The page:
Kansas and Wichita quick takes: Friday March 11, 2011

Owens said to be blocking judicial selection reform. From National Review Online All Eyes on Kansas: “Unfortunately, I am reliably informed that the liberal Republican chair of the state senate Judiciary Committee, Tim Owens, is obstructing the reform legislation, refusing to even hold a hearing. I hadn’t heard of Owens until now, and I doubt very many people have, but apparently this is not the first time he has used his power to thwart the goals of his colleagues. … If Owens wants to make policy for the entire state of Kansas, he should run for statewide office. Until then, he should at least hold a hearing and allow a vote on this judicial-selection-reform bill that has the support of the state’s governor and house of representatives.” … It’s not surprising that Tim Owens, an attorney and Republican from Overland Park, would be obstructing reform measures that would take power away from the state’s bar in place it in the hands of the people. The characterization by NRO of Owens as liberal is accurate, as on last year’s Kansas Economic Freedom Index, Owens scored just 20 percent.

Cabela’s bank. Lincoln (Nebraska) Journal Star: “World’s Foremost Bank, the Lincoln-based credit card operation run by outdoors retailer Cabela’s, has settled allegations of unfair and deceptive practices for more than $10 million, the Federal Deposit Insurance Corp. announced Tuesday.” Cabela’s was recently awarded a large and generous hunk of corporate welfare from the City of Wichita, on the threat that the merchant would not open a store in Wichita unless such welfare was forthcoming. Cabela’s: an honorable company? You decide. Also you decide whether Wichita’s “due diligence” investigation of the backgrounds of its partners should have been aware of this.

Scott Walker. Wisconsin Governor Scott Walker writing in the Wall Street Journal: “In 2010, Megan Sampson was named an Outstanding First Year Teacher in Wisconsin. A week later, she got a layoff notice from the Milwaukee Public Schools. Why would one of the best new teachers in the state be one of the first let go? Because her collective-bargaining contract requires staffing decisions to be made based on seniority.” Walker goes on to explain some of the fiscal aspects of his efforts, but there are other very important goals to achieve, he writes: “Beyond balancing budgets, our reforms give schools — as well as state and local governments — the tools to reward productive workers and improve their operations. Most crucially, our reforms confront the barriers of collective bargaining that currently block innovation and reform.” The situation where an outstanding teacher would be laid off instead of a less-effective teacher would happen in Wichita, too, as the Wichita teachers union contract requires the same policy as does Wisconsin’s. Situations like this, not to mention the financial factors, as why public worker unions are harming America.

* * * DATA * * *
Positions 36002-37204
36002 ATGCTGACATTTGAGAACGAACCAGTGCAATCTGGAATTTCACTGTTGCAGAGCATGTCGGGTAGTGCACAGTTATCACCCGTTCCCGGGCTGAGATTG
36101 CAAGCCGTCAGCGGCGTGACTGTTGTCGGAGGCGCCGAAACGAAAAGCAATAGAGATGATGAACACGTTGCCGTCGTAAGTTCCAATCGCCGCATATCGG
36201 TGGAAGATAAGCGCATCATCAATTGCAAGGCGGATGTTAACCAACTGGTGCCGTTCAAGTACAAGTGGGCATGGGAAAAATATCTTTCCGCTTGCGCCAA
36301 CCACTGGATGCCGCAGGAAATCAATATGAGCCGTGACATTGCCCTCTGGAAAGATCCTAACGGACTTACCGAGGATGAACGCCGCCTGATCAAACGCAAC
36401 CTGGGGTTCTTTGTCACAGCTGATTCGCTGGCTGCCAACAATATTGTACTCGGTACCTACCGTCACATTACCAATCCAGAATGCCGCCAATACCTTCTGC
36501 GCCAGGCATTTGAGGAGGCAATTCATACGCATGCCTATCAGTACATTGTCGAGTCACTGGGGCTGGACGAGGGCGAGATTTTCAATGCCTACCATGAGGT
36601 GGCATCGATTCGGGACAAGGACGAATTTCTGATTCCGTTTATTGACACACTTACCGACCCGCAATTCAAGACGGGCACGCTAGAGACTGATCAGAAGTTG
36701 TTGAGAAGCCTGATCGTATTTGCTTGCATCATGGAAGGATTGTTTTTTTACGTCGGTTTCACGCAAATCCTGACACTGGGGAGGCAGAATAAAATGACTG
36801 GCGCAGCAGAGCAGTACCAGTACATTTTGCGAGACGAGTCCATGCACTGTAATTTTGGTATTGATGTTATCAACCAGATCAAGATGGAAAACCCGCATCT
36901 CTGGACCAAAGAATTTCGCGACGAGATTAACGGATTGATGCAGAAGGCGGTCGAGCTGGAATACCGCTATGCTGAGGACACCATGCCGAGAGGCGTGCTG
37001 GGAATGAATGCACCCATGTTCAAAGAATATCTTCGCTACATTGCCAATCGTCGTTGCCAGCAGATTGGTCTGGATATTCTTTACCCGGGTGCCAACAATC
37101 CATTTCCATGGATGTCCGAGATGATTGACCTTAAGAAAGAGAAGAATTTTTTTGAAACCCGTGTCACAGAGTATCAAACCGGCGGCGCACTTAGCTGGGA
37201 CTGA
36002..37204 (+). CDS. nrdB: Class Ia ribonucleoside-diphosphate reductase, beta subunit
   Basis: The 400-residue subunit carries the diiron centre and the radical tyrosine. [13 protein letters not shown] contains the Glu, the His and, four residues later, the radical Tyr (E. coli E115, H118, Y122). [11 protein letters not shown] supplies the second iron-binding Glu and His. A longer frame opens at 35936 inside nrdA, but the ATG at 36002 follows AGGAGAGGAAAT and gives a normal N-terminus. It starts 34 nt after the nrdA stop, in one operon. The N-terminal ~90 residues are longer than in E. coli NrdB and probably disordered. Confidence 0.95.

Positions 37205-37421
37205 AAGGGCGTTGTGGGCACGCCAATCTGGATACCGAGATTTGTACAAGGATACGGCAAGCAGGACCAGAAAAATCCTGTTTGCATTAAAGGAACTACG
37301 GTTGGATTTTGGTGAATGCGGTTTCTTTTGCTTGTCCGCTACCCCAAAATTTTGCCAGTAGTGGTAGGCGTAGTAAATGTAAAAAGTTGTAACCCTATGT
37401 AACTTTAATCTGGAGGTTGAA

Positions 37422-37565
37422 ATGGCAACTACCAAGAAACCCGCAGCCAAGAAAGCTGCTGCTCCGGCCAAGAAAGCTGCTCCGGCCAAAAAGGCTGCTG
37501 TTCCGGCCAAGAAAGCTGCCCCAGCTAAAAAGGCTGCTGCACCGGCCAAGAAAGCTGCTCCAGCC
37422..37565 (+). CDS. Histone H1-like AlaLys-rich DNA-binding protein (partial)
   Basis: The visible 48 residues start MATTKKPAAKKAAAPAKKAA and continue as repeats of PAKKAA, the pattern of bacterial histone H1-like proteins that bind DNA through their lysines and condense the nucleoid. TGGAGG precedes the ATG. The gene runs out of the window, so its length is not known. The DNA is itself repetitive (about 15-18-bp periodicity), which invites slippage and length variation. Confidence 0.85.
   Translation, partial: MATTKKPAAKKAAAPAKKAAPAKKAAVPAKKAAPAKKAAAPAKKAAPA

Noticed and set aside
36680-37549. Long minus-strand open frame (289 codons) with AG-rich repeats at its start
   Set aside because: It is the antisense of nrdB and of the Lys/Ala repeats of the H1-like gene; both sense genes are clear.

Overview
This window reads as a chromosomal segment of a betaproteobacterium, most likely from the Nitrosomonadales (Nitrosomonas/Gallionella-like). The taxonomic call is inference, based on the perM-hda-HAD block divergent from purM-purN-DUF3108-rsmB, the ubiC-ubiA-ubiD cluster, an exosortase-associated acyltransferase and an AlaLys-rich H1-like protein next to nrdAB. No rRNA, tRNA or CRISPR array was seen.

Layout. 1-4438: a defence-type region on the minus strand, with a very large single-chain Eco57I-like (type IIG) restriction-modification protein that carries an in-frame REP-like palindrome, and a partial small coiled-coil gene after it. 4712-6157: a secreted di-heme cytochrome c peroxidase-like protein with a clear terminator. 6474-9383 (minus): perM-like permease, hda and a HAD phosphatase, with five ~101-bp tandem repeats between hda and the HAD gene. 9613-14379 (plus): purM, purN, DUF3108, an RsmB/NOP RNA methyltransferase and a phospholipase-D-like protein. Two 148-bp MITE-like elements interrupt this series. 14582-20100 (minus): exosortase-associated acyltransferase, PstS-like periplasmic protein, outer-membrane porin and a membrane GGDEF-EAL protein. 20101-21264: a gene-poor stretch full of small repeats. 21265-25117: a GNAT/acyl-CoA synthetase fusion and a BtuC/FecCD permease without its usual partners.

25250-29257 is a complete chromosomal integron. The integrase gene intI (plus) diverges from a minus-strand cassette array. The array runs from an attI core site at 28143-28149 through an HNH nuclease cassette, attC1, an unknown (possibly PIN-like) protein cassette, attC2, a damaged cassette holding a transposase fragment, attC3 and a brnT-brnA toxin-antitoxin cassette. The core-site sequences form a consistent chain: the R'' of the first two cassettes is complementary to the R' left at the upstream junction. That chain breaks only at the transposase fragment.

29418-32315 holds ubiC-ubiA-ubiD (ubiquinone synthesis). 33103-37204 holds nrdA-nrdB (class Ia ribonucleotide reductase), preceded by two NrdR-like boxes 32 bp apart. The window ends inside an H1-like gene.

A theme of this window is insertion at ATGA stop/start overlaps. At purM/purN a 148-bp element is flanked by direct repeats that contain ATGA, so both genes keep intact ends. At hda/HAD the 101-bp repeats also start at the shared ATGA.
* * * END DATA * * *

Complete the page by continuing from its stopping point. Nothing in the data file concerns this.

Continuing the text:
Outsourcing opposed by Kansas state workers. Kansas Organization of State Workers opposes a bill creating the Kansas Advisory Council on Privatization and Public-Private
Partnerships Act. The purpose of the bill (HB 2194) is to seek ways to improve the operations of state agencies, as described in the supplemental note of the bill: “1) focus on the core mission and provide goods and services efficiently and effectively; 2) develop a process to analyze opportunities to improve efficiency, cost-effectiveness and provide quality services, operations, functions, and activities; and 3) evaluate for feasibility, cost-effectiveness, and efficiency opportunities that could be outsourced.” … This is the type of efficiency-seeking efforts that many private-sector firms undergo regularly. But not so much for government. In fact, state employees are actively opposing this bill. Here’s what the state worker advocacy group KOSE says: “Our services are under threat from a privatization proposal and it’s up to us to stop this devastating bill in Senate Committee. HB 2194, misleadingly called the council on efficient government act, establishes a partisan commission of big-business interests to privatize state services putting a wolf in charge of the hen house. To be clear, this bill allows for future privatization of nearly all services provided by state workers.” It’s not clear who KOSE means when writing “our services.” Not to mention the fact that right now the wolf (government worker unions) are in charge of the hen house (the politicians whose support they buy with union dues). … When the City of Wichita outsourced some maintenance of parks, they estimated it would save a certain amount. After starting the project, the city saved even more than first thought. … The state has a responsibility to its citizens to operate as efficiently as possible. If it is possible to have work done less expensively through outsourcing, the state should do so. The state’s first responsibility is to the taxpayers, not a state worker jobs program.

Tilting at wind turbines. “Switching from conventional sources of electricity like coal and natural gas to renewables like wind and solar, our elected leaders tell us, will reduce pollution, advance renewable technology and spark a green jobs revolution. Is renewable energy really a green pathway to a brighter economic future? Or is it nothing more than a heavily subsidized impossible dream?” Reason TV takes a look at wind energy in the video Tilting at Wind Turbines: Should the Government Subsidize Renewable Energy? Locally, Wichita Mayor Carl Brewer promotes manufacturing of wind power machinery as good for Wichita’s economic development, and Kansas Governor Sam Brownback supports renewable energy standards for Kansas.


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